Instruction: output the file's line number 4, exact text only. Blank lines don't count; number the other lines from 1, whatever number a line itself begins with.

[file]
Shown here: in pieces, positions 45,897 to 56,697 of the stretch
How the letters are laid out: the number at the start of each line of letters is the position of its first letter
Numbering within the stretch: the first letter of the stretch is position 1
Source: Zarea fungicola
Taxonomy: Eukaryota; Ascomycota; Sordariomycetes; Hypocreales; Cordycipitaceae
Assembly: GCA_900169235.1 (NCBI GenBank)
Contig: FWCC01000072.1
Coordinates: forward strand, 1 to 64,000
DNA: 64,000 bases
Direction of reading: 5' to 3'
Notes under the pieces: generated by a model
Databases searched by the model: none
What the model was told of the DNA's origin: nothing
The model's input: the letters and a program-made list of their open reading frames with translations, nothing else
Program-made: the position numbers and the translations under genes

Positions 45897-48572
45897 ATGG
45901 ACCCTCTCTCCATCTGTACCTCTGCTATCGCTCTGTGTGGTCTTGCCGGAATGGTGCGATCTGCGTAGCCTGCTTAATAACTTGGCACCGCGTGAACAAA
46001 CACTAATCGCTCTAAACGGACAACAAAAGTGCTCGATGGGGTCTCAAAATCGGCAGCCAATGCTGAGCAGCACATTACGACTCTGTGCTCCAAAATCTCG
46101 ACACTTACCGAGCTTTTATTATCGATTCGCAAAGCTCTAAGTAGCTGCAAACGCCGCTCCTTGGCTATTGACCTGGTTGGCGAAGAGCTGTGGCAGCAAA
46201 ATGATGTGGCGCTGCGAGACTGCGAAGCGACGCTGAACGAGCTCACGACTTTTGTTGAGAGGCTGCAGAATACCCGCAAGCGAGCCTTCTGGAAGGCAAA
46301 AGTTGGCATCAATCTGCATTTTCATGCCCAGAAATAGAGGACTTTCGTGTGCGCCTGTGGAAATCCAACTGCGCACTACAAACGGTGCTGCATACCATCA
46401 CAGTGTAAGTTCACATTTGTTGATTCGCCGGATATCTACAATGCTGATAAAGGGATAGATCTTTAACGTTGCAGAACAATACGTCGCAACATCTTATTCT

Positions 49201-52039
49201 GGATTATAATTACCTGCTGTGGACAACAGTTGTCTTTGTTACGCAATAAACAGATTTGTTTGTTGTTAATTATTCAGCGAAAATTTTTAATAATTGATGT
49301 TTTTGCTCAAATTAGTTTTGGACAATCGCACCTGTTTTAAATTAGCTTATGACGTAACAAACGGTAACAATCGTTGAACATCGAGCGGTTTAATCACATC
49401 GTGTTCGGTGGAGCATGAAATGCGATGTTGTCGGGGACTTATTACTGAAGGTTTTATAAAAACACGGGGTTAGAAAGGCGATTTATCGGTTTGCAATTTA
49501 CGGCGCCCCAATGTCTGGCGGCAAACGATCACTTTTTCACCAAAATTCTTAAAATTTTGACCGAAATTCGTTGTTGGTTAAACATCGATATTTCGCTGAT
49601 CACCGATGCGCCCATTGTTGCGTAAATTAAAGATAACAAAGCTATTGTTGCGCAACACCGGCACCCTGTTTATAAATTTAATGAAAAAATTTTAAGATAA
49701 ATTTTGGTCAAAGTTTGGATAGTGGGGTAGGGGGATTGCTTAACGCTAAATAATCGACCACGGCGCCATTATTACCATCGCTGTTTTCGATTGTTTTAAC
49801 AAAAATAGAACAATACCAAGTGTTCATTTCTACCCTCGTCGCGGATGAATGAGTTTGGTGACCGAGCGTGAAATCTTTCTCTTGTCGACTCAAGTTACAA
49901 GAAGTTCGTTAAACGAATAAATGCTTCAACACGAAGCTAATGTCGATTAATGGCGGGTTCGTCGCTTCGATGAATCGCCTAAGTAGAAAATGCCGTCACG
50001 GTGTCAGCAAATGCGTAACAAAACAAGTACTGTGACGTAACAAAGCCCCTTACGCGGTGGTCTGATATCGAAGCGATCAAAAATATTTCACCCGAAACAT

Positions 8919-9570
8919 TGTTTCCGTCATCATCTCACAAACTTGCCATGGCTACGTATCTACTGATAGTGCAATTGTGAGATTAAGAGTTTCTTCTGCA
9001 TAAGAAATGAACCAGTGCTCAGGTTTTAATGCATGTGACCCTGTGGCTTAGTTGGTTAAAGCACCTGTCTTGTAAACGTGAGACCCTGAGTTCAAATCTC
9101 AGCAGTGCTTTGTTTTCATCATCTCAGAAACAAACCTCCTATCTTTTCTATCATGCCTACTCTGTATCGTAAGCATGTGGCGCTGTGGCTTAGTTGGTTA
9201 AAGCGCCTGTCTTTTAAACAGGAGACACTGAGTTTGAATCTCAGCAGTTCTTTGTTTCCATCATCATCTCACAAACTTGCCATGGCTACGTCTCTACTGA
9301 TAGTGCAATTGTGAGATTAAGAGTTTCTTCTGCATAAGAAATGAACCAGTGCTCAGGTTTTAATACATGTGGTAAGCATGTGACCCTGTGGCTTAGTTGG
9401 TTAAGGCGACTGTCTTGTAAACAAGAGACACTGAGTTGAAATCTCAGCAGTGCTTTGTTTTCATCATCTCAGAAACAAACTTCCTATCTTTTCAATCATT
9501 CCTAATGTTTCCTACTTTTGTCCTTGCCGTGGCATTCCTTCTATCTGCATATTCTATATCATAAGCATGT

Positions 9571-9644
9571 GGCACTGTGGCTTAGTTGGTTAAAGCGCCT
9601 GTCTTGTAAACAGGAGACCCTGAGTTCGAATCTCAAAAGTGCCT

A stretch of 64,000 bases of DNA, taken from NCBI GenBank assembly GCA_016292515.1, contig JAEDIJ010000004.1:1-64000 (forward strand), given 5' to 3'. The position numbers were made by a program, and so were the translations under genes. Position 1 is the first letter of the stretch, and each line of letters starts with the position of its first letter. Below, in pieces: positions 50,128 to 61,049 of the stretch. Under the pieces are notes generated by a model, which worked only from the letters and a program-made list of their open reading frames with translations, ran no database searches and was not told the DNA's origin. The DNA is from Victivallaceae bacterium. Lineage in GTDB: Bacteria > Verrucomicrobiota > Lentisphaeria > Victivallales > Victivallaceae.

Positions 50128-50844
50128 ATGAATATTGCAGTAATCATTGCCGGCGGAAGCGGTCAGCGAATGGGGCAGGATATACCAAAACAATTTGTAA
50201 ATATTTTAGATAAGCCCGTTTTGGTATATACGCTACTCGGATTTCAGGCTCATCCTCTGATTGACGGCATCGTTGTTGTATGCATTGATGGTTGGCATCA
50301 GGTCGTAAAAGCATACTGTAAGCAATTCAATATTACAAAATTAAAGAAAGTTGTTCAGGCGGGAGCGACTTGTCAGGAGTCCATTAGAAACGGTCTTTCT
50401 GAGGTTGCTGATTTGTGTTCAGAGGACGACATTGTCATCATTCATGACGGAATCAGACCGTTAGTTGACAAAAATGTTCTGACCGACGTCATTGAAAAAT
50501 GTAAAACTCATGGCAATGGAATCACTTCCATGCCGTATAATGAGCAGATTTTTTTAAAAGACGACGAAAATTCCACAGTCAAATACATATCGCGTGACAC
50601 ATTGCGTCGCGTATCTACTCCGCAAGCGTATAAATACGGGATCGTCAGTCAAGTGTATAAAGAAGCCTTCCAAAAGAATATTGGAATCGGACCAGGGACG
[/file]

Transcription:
Source: Zarea fungicola